By press time Rwanda had reported 286 confirmed cases with 153 patients having recovered so far while the balance of 133 are under treatment. There are no deaths from the virus in Rwanda.

Counting the Cost

For a country that has comparatively very basic healthcare system and minimal technical and financial resources at the disposal of its leadership the results are but a huge success.

However, the cost benefit of this huge gain comes with a heavy toll on Rwanda’s economy.

Rwanda’s once thriving service sectors especially tourism that emerged in last 6 years as leading foreign exchange earners fetching over US$500 million annually, according to estimates is on its knees.

The rapid growth of its tourism speciality product of business, events, conferences and meetings otherwise known as MICE that has done well for last 3 years earning more than US$50 million annually and growing at over 30% annually is halted on its tracks.

Rwanda’s biggest MICE event in 2020 -the commonwealth conference (#Chogm 2020) previously scheduled to take place in June in Kigali, was cancelled in the wake of the fight last month.

The cancellation is a move that economically dampened the prospects of the reviving the rapidly deteriorating fortunes of the local tourism sector.

Cancellation of #Chogm2020 further confirmed the devastating effects of the fight on the ground with a loss estimated at more than U$20 million to sector operators in the last 3 months.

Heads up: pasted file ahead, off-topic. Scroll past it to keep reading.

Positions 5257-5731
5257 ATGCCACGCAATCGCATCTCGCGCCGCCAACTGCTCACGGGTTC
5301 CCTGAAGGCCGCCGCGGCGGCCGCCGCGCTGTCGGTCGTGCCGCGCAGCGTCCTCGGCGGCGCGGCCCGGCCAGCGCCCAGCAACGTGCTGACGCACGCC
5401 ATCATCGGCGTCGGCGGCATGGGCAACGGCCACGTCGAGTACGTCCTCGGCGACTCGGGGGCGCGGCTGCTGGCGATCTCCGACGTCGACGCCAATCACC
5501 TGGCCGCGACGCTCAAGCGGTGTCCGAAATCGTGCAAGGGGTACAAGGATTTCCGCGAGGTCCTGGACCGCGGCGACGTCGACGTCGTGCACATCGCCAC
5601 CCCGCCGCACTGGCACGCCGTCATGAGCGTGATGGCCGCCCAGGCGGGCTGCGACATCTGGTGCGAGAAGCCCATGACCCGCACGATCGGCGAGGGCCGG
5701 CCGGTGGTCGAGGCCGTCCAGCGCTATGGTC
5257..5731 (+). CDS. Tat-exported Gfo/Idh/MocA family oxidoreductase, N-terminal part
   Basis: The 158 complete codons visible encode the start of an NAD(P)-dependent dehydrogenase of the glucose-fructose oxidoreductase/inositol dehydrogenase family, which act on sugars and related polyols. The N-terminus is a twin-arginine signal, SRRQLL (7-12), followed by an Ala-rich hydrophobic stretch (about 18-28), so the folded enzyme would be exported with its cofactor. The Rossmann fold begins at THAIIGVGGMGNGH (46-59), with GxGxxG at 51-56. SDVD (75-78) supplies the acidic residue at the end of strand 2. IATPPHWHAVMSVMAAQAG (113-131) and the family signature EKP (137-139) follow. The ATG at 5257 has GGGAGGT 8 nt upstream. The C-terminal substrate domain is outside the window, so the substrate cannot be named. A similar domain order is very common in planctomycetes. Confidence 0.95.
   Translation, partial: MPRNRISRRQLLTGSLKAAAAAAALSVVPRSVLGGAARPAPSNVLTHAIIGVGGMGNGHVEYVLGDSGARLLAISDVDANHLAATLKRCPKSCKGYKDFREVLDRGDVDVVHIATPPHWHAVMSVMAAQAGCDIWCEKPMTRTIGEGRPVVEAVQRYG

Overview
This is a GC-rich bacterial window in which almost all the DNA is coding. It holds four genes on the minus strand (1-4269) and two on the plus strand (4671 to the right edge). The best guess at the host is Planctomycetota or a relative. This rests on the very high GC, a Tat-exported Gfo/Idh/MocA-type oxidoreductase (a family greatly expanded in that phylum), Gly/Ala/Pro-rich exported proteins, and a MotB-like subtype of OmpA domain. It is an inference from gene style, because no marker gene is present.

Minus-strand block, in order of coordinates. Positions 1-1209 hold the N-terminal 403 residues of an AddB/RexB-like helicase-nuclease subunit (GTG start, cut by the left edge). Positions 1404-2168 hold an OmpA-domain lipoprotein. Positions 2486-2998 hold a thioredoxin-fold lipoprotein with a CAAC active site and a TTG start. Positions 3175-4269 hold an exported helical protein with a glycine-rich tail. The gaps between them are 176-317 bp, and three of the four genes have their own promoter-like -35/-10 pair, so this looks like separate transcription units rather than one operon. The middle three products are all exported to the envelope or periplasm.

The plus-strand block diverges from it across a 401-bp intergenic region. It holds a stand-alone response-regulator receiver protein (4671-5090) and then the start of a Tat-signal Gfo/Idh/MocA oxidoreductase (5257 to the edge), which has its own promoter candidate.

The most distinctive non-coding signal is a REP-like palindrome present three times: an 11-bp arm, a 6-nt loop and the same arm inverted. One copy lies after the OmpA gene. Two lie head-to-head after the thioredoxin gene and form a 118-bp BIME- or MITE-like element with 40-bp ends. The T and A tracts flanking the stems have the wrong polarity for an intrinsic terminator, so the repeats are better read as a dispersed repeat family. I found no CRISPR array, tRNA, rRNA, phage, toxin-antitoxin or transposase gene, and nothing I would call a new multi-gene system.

Investment into Rwanda; a key area of its transformation agenda that over last 10 years has risen to spectacular figures rising from less than U$250 million in 2010 to more than US$1.0 billion by 2020 is expected to decline to less than pre2010 figures by end of this year.

Finance and Economic planning (Minecofin) ministry says that there is very sharp decline in key indicators of the economy. VAT transactions seen as indicators of trade and service volumes in the economy fell by more than 45%.

External trade is taking a direct hit. Commodity prices especially minerals and agricultural sectors plummeted by 20% and 30% respectively.

Policy makers revised downwards growth prospects of the year 2020 considered Rwanda’s magic year from 7% to less than 3.5%.

This is likely to signify the contraction of its economy by more than 50% by mid-year 2020, further pointing to an adverse effect of fighting the pandemic as representing the biggest economic challenge to its policy makers since the 1994 genocide against Tutsi.

For the first time in more than 15 years following an impressive growth trajectory Rwanda was staring at a major economic recession.

In a bid to fight adverse effects of the # Covid-19 pandemic, government of Rwanda released a highly ambitious 2-year economic recovery plan as it gradually eased the lockdown.

As engines of Rwanda’s economy that had grounded for last 60 days started revving up, government announced a U$800 million stimulus package. The package is effectively a major financial injection into the economy amounting to an increment of about 4.4% of Rwanda’s GDP on average per year.

The cash will be channeled into priority sectors such as health, social protection, support to public enterprises, contributions to the economic recovery fund and related measures.

In addition, there are raft of fiscal measures that will see relaxing of tax burden to the business community and citizens as well as increased concessional public borrowing to plug gaps from the tax relief.

Protection of the financial system will remain a top priority with a wide range liquidity packages announced as part of the recovery plan meant to boost resilience of banking sector.


0 0
Article Tags:
Article Categories:

No Comment.